The assignment of heights will not change stand basal area, so all that can go wrong is the VBAR.  The average VBAR of the measured sample trees should be easy to find, even if you have to do it by hand.  Better yet, just eliminate the non-measured trees and run a computer compilation with only sample trees.  The average VBAR is simple to get from those results (the basal area will change, but that does not matter).  Stand Volume, divided by Basal Area is the average VBAR with the real sample trees and measured heights.  That is what we get without assigning any imaginary heights to other trees and it is normally an unbiased process (at least any problems do not involve imaginary janitor heights).  I would suggest that competent compiler programs ought to give you the simple average of sample tree VBARs, and their statistics, on every printout.

Now let's find the average VBAR for the cruise using the heights assigned by our janitor.  The usual compilation with only imaginary heights will give us that.  Again, it is just the total volume divided by the total basal area. 

Do they match?  If not, the assignment of imaginary heights can be seen to cause that much difference.  If the assigned heights give you a difference in VBAR of +4%, change all the heights by -4% and try it again.  Rounding can be a problem here in some cases, but somehow you are trying to drop heights to cause the volume to come out correctly. 

There might be some differences on individual cruises, but do they balance out?  If you do that on many cruises, you might expect the ratio to vary around zero.  When combining lots of stands, the total stand VBARs can indicate the overall bias inserted into the process by the phoney heights.  You do not need to understand anything about the sampling process for height data, regressions, factors and all the rest.  You just look at the results as is so often the case if we just step back for a moment and think about it.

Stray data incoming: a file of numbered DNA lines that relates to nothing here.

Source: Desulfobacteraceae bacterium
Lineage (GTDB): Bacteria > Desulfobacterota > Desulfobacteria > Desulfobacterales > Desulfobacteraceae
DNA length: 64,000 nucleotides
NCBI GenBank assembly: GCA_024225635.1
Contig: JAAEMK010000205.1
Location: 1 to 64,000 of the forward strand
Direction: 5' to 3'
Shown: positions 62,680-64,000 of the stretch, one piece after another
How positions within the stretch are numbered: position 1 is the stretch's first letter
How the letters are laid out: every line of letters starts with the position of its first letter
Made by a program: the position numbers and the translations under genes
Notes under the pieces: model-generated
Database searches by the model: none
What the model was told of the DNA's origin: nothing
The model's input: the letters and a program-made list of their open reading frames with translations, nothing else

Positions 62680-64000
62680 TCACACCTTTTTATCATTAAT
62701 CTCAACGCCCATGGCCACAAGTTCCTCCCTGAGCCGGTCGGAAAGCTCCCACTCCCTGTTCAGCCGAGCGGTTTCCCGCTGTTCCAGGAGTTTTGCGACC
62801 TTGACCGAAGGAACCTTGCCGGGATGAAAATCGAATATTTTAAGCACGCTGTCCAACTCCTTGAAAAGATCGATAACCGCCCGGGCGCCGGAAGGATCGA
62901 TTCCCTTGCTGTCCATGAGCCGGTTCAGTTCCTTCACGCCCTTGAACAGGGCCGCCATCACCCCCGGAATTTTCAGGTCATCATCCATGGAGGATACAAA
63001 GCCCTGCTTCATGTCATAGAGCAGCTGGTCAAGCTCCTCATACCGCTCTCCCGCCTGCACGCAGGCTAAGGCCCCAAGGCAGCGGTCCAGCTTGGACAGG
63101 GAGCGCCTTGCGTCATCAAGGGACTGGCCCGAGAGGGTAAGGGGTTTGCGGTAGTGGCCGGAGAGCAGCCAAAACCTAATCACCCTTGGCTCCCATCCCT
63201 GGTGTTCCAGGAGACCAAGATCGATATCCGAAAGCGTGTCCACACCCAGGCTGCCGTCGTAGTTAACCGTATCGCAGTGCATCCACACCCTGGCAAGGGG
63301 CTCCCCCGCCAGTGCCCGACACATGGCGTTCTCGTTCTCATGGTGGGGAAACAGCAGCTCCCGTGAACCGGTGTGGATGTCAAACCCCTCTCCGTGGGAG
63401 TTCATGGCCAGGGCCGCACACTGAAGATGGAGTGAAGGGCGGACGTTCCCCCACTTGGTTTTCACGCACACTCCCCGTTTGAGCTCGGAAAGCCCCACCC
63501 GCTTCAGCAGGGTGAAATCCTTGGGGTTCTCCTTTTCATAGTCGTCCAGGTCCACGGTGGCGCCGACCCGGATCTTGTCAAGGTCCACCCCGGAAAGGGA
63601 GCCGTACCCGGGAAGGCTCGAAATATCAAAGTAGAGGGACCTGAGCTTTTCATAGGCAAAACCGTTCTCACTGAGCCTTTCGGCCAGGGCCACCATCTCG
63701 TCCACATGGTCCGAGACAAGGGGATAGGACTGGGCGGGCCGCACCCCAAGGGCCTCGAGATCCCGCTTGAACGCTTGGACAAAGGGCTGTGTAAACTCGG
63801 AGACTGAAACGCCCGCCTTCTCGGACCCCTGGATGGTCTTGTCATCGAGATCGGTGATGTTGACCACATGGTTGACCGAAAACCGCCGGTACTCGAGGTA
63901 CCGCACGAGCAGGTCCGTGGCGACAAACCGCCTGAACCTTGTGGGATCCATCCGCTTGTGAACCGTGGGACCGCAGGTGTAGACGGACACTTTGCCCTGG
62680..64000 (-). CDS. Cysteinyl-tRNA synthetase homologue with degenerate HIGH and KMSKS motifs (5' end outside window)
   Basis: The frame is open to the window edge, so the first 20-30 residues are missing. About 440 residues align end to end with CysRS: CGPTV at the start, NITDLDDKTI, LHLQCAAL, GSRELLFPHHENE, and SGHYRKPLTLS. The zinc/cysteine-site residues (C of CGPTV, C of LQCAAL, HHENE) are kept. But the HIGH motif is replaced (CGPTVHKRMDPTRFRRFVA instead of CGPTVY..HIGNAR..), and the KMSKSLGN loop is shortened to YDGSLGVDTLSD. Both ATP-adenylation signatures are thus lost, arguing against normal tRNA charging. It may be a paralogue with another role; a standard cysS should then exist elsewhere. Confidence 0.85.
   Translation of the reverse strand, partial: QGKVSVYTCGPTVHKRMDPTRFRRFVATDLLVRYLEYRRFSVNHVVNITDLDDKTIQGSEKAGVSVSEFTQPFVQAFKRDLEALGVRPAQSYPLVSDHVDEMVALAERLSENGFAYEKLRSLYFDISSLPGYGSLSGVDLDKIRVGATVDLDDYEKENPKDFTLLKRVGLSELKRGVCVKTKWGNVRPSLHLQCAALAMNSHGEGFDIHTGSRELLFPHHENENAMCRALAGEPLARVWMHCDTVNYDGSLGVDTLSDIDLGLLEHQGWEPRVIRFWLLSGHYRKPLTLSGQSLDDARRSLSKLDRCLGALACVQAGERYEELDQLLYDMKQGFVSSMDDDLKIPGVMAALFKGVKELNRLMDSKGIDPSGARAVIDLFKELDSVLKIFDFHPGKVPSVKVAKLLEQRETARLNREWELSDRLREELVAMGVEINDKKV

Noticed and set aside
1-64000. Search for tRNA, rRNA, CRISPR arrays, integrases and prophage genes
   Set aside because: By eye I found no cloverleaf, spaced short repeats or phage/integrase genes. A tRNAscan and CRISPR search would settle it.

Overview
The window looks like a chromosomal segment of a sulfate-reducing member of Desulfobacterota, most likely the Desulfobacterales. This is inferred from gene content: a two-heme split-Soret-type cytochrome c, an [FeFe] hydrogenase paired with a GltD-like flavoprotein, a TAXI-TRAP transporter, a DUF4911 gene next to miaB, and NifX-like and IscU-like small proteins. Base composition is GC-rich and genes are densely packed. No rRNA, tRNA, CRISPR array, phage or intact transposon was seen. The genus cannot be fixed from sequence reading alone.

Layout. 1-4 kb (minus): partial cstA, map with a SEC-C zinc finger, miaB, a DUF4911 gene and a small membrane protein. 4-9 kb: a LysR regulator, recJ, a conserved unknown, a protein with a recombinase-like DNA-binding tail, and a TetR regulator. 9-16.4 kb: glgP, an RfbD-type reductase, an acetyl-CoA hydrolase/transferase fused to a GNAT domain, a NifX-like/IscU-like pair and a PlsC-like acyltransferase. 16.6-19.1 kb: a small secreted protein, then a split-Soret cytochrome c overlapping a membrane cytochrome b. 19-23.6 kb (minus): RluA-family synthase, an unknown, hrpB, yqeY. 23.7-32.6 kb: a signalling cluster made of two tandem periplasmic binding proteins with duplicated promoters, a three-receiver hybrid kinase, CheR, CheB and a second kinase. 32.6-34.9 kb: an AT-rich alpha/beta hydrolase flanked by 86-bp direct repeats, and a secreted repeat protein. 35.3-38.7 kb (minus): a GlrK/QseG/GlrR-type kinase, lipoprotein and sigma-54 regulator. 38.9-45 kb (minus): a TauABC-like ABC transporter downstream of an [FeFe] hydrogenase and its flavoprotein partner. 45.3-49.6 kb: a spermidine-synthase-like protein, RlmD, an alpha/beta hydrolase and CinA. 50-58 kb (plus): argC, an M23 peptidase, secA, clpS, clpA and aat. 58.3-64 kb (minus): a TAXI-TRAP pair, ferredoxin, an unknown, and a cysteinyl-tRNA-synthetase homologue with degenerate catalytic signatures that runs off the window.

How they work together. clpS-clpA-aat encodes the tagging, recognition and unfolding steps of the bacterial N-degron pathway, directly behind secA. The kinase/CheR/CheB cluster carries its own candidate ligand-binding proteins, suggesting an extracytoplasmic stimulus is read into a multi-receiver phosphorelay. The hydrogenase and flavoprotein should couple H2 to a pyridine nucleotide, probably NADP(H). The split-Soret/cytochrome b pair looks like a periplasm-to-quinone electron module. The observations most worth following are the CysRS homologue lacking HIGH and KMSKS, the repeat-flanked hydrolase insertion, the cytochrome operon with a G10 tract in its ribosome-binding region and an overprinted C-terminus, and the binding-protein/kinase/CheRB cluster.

In Big BAF sampling it is a bit like computing the basal area for the larger BAF, as well as the basal area for the smaller BAF.  You just like to see that in the long run, they are about the same.  A few people still cling to count/measure plots (vs. Big BAF) and some of them check to see if the long run basal area on the count plots is equal to the basal area on the measures.  Are they getting sloppy on the counts because they are too easy? 

Mind you, I like the idea of using cheaply and easily obtained diameters (even estimated ones) in VP cruising and assigning them heights.  What I find hard to understand is why people would so uncritically use imaginary measurements without finding out how much difference they cause.  The mistakes will not go away. 

If you have a problem here, there are several ways to solve it.  Finding out if there is a problem, however, is the first step.

As in all things, if you prove that your procedure is working fine then continue without worrying about it.  Smart inventory people monitor lots of things on a regular basis, just to verify that things are on track.  Perhaps you are wondering if it also works for large and small trees, or do they just luckily cancel out?  Break the data up, and check them individually.  By species? same answer.  It's way too simple to publish in Forest Science, but your boss might appreciate you being on top of this issue.

Originally published January 2012